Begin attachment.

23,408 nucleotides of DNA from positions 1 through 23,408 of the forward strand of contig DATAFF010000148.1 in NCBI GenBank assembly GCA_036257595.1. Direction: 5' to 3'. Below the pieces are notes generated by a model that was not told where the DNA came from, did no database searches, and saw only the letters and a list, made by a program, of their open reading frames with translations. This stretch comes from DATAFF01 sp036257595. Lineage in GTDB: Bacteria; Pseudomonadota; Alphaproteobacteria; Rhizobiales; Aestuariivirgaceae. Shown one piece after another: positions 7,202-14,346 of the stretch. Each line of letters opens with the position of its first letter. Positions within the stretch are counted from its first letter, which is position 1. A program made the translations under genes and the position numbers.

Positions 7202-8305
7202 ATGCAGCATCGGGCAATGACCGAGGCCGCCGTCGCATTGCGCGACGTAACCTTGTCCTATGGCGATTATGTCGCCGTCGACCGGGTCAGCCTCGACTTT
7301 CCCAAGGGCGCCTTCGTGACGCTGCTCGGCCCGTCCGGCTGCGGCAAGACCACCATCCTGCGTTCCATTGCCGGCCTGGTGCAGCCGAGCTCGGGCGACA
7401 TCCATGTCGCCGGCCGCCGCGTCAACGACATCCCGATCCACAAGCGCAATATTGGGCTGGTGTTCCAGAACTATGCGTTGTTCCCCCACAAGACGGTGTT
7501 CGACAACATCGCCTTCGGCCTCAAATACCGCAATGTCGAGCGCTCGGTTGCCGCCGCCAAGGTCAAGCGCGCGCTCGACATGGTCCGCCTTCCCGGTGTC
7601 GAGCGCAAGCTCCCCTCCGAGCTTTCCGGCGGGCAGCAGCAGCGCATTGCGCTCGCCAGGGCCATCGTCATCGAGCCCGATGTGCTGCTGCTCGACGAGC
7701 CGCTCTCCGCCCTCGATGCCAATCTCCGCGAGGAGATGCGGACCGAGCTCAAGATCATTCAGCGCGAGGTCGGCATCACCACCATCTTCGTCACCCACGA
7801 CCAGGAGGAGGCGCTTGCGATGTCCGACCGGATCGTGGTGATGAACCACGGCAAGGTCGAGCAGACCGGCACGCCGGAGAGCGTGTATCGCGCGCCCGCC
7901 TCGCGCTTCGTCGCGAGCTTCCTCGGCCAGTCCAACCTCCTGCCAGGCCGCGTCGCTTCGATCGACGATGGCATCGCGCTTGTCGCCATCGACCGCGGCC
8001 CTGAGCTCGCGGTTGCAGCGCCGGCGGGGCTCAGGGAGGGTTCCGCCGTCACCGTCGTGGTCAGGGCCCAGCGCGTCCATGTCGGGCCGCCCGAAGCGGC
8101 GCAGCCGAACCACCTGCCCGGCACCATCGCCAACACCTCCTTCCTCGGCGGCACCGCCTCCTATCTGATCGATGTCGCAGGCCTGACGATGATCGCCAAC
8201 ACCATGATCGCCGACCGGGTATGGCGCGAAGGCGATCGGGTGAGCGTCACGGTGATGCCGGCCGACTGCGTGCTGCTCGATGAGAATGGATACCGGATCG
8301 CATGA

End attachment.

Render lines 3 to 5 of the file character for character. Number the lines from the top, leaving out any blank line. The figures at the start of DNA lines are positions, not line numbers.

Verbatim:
7202 ATGCAGCATCGGGCAATGACCGAGGCCGCCGTCGCATTGCGCGACGTAACCTTGTCCTATGGCGATTATGTCGCCGTCGACCGGGTCAGCCTCGACTTT
7301 CCCAAGGGCGCCTTCGTGACGCTGCTCGGCCCGTCCGGCTGCGGCAAGACCACCATCCTGCGTTCCATTGCCGGCCTGGTGCAGCCGAGCTCGGGCGACA
7401 TCCATGTCGCCGGCCGCCGCGTCAACGACATCCCGATCCACAAGCGCAATATTGGGCTGGTGTTCCAGAACTATGCGTTGTTCCCCCACAAGACGGTGTT